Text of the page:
Her head aches behind her cheekbones, as though her mind were a ball of fire lassoed by cords of skin. She does her best approximation of a gentle smile as her work colleague explains his frustrations with a client. We both have so much more to offer, she thinks, but you’re a work friend and not a friend friend, so I can’t tell you that. We spend minor eternities here, together, entombed in synthetic ferns, dusty glass, and printer paper. We should be honest about our experiences. But there’s a vast and indispensable firewall in place when we interact. I see its flickering aquamarine flames when I lift my eyes from my laptop screen. A warning. We couldn’t be close, she thinks, and still do this job.

A dove with red eyes occasionally travels between them. Beneath its wings, out-of-office, vulnerability is admissible. “I don’t often tell someone the truth,” he says to her, on a Wednesday during lunch. She is ripping up a paper napkin—slowly, methodically, as though stripping the flesh off a bone—in her lap as she listens to him talk about his life outside of work. Beyond the eight to twelve hours that he spends clicking around the vapid and crushing universe of a PowerPoint, he has dreams, desires, many variants of darkness that bide their time before rapidly multiplying and, occasionally, overcoming his defenses.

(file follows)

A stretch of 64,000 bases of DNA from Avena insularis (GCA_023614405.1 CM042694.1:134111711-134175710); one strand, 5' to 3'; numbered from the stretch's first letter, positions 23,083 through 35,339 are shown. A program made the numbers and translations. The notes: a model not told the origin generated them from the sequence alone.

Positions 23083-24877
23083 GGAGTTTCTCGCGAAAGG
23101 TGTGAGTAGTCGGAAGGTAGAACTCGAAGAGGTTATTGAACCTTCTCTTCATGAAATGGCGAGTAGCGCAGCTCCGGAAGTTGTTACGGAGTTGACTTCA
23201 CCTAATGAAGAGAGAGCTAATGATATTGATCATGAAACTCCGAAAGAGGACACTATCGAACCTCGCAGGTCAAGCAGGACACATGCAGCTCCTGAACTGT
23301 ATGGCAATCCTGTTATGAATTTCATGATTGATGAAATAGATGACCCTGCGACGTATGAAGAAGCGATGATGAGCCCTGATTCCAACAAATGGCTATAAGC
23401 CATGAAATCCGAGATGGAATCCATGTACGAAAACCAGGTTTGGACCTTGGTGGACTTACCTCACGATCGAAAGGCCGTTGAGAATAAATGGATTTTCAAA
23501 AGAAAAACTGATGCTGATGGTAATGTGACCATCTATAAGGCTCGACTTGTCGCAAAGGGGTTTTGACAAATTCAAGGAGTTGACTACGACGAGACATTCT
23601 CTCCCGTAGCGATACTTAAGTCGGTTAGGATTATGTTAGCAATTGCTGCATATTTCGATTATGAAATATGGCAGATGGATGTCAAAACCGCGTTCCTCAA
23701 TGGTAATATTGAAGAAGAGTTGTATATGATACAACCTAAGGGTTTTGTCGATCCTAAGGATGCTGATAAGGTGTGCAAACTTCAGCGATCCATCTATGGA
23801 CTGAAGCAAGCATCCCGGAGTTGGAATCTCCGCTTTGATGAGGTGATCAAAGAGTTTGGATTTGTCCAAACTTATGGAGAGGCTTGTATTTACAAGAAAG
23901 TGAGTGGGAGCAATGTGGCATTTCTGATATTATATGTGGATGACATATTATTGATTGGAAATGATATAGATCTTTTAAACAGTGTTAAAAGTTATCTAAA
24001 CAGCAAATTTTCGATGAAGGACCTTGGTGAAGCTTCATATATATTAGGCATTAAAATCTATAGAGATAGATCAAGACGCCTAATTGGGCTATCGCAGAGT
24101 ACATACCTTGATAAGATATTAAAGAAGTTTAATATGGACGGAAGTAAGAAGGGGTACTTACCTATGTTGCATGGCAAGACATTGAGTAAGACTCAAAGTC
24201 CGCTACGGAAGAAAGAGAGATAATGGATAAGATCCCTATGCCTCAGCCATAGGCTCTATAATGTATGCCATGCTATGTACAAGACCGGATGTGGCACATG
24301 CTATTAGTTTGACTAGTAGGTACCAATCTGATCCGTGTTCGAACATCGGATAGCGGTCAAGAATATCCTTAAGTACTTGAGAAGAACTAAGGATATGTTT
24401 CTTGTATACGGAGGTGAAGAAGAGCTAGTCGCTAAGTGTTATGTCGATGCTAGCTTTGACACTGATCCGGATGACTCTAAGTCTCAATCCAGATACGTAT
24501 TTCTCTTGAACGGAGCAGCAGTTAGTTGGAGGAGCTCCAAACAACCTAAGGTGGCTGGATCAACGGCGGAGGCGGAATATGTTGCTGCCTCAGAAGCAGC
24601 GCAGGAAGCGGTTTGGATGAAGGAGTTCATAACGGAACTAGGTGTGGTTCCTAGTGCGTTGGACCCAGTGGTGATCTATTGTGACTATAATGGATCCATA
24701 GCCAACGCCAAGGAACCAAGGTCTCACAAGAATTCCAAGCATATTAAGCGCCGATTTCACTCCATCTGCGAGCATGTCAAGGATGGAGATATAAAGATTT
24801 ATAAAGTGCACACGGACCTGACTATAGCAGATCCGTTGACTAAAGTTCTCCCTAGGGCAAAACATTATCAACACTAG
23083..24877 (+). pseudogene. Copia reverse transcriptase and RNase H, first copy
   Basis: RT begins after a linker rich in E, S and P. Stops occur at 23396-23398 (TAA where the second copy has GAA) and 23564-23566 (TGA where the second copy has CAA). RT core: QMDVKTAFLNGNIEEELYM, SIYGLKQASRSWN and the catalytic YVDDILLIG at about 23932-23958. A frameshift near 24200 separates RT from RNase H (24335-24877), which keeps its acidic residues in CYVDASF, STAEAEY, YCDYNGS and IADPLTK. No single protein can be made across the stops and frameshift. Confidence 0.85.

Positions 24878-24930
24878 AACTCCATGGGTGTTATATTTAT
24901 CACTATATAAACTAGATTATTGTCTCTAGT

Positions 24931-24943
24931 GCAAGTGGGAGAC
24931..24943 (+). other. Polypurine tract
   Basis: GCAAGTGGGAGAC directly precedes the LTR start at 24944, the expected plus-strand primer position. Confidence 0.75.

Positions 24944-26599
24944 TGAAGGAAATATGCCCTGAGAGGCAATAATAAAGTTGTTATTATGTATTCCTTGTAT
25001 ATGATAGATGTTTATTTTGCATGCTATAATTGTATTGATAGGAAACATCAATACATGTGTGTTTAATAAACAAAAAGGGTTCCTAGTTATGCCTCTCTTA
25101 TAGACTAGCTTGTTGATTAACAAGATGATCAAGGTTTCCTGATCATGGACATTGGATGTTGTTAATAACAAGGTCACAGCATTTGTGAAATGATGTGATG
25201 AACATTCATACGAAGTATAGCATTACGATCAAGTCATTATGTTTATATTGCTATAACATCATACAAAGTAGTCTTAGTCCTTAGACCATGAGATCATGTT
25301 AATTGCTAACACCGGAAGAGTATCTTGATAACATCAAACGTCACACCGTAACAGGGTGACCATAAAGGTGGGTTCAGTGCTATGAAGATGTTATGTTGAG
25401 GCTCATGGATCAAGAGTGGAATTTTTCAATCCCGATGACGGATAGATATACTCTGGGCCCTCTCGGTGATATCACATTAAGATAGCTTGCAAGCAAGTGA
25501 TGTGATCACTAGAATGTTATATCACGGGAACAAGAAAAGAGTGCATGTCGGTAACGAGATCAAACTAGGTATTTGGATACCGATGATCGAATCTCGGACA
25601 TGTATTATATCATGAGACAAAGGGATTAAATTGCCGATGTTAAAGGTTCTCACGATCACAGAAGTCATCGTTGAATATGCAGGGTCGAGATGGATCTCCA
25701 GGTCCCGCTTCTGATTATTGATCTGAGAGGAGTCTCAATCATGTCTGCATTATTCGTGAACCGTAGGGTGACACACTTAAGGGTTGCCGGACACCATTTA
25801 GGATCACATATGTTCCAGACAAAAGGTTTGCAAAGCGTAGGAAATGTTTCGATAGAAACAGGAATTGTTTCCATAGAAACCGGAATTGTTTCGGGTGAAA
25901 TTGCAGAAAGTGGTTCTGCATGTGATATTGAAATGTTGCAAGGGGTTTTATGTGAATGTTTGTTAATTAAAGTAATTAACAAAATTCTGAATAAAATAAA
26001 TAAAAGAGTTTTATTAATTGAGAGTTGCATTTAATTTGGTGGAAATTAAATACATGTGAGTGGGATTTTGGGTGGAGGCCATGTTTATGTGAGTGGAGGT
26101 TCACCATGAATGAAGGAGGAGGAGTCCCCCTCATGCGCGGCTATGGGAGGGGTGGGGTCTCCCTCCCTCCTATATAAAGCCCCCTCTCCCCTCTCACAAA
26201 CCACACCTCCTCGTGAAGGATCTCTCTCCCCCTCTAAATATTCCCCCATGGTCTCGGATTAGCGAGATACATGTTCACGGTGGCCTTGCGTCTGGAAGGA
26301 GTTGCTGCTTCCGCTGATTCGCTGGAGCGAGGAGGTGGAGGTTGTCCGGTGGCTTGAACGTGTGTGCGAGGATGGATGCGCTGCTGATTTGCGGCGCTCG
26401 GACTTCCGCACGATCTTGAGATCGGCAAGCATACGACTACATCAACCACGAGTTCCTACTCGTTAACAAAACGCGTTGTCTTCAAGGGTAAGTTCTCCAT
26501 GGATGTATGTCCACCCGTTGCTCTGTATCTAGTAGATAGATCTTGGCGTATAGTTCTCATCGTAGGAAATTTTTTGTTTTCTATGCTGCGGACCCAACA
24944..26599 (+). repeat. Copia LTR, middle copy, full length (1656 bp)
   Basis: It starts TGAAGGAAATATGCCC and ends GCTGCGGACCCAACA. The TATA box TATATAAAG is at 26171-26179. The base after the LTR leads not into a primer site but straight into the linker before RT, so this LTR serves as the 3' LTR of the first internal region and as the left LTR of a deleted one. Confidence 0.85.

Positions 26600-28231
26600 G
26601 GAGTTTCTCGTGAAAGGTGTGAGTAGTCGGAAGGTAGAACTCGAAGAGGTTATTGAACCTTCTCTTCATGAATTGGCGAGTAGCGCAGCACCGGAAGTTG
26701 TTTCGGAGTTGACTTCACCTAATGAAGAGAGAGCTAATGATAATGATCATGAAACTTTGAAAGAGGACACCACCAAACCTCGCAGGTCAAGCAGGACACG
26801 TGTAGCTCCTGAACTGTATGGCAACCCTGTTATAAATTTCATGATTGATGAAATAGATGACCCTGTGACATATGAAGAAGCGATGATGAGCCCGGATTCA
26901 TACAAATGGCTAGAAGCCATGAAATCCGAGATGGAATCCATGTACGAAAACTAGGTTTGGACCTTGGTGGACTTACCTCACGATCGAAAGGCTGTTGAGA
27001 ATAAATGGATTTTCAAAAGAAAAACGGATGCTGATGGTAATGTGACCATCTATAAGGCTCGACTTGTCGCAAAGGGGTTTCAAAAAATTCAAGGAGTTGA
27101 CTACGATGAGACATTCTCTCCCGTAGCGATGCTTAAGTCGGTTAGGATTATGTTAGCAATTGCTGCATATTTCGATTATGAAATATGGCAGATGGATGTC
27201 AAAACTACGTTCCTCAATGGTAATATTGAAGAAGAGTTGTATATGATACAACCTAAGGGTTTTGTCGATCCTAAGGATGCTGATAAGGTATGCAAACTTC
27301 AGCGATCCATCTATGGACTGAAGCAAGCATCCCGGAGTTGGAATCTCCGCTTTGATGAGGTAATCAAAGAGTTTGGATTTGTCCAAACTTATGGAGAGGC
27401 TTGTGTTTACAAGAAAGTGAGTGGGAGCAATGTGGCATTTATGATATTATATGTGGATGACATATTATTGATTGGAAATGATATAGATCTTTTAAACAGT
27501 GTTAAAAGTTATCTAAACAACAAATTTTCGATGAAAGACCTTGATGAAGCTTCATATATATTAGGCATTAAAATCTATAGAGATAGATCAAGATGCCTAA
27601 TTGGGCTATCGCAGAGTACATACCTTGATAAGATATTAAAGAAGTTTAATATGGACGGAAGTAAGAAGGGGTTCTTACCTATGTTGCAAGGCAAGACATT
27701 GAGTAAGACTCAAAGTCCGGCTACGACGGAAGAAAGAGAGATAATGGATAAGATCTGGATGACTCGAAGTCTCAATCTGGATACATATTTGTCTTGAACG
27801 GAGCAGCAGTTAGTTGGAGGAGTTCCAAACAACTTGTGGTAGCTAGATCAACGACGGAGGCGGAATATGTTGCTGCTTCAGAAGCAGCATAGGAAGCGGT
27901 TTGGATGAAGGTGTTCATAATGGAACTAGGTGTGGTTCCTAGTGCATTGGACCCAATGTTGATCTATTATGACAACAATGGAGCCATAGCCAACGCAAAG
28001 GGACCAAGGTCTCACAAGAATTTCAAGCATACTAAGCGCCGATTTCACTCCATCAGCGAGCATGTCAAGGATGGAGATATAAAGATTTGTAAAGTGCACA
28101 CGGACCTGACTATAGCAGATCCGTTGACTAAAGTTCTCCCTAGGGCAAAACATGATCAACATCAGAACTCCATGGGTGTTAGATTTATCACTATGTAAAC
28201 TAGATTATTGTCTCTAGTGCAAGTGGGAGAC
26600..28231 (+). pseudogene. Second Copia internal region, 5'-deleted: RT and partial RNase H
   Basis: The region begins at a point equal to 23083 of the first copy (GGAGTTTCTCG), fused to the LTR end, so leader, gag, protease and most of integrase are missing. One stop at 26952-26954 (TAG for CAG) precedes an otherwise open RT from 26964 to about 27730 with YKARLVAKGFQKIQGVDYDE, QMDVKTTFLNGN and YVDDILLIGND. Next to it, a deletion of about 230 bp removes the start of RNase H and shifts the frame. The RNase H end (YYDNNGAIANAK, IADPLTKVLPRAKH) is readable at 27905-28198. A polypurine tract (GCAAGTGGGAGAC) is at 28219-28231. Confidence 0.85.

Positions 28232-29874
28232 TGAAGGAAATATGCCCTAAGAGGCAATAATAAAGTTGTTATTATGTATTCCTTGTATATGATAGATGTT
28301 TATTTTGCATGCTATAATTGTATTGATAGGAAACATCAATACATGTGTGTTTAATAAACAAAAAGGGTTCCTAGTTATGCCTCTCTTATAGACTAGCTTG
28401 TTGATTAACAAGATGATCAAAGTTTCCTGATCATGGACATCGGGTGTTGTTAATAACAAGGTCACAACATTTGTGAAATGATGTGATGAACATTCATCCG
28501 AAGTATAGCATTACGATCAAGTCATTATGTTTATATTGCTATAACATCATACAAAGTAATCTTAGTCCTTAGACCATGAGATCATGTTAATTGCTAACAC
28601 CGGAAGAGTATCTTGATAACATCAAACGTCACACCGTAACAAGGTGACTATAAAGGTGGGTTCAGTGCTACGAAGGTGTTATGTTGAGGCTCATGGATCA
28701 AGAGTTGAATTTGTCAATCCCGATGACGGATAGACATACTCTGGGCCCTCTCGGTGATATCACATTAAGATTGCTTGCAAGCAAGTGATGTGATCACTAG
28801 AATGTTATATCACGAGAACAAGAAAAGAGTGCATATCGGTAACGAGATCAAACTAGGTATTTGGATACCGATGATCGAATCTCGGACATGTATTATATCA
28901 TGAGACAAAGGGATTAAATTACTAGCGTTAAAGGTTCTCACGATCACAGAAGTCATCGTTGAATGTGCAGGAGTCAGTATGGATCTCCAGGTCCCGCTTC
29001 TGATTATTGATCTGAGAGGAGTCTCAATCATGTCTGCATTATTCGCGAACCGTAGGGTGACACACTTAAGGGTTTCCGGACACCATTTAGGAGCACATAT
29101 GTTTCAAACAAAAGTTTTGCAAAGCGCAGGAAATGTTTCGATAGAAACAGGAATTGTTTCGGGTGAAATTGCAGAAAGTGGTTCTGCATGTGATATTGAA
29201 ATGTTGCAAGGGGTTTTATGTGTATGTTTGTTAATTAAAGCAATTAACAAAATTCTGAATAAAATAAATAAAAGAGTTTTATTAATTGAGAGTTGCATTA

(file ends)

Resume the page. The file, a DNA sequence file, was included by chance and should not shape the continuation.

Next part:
They talk “purpose.” They talk “meaning.” Two notions as intrinsic to modern life as breath and heartbeat. They’ve had to exile both from their minds in order to take an office job and not die of cognitive dissonance. To discuss them now fills her with raw, divine emotion.

“I’m a negative utilitarian,” she says, somewhat loftily, somewhat intoxicated by the feeling of talking so freely. “I am focused on minimizing suffering and maximizing joy in the people around me. That’s all the purpose I need.”

For almost a minute, he says nothing. He looks up at the ceiling and then back at her. The dark brown of his eyes glimmers with something that is almost tears, the way the sound of a single guitar string is almost mournful. “Don’t you wish for something bigger than just that?” he says, finally. “What are you doing with your one life?”

It’s a gamble of a cliché, but it connects. Twenty-nine in 2023, and she holds her fifty remaining years of consciousness in her lap and, distractedly, thoughtlessly, is shredding them, one by one. Blood on her fingers. Petals in the soil. Something swells. A boom of noise. Flesh beneath a blister. Water approaching the shore. It surges onto the look on her face, and she finds she can no longer pretend.

1 comment

  • Ayyy, there is so much in this that hits about the life of being an employee…love “minor eternities.” Makes me think of the TV show Severance.

    Em edit: Severance definitely crossed my mind while writing this! Been writing a lot about employment this year without really knowing why…

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